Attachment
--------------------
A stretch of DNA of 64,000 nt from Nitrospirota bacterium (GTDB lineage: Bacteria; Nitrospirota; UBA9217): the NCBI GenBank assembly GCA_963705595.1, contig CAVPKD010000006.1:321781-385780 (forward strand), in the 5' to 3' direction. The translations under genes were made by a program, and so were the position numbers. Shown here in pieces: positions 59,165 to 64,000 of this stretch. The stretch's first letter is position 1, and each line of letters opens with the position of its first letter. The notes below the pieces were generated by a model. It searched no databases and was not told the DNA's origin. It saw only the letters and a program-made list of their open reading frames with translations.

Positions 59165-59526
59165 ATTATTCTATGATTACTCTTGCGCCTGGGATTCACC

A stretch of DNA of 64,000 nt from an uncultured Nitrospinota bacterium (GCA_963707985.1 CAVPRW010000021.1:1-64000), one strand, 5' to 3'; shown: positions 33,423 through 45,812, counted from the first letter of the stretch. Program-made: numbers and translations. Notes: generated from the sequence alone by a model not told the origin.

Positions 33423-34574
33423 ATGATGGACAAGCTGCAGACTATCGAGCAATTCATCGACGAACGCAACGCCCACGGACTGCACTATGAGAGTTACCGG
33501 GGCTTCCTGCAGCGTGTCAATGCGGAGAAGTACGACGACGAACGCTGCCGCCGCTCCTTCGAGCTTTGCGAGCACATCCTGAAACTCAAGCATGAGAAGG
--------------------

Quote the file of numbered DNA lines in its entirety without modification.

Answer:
A stretch of DNA of 64,000 nt from Nitrospirota bacterium (GTDB lineage: Bacteria; Nitrospirota; UBA9217): the NCBI GenBank assembly GCA_963705595.1, contig CAVPKD010000006.1:321781-385780 (forward strand), in the 5' to 3' direction. The translations under genes were made by a program, and so were the position numbers. Shown here in pieces: positions 59,165 to 64,000 of this stretch. The stretch's first letter is position 1, and each line of letters opens with the position of its first letter. The notes below the pieces were generated by a model. It searched no databases and was not told the DNA's origin. It saw only the letters and a program-made list of their open reading frames with translations.

Positions 59165-59526
59165 ATTATTCTATGATTACTCTTGCGCCTGGGATTCACC

A stretch of DNA of 64,000 nt from an uncultured Nitrospinota bacterium (GCA_963707985.1 CAVPRW010000021.1:1-64000), one strand, 5' to 3'; shown: positions 33,423 through 45,812, counted from the first letter of the stretch. Program-made: numbers and translations. Notes: generated from the sequence alone by a model not told the origin.

Positions 33423-34574
33423 ATGATGGACAAGCTGCAGACTATCGAGCAATTCATCGACGAACGCAACGCCCACGGACTGCACTATGAGAGTTACCGG
33501 GGCTTCCTGCAGCGTGTCAATGCGGAGAAGTACGACGACGAACGCTGCCGCCGCTCCTTCGAGCTTTGCGAGCACATCCTGAAACTCAAGCATGAGAAGG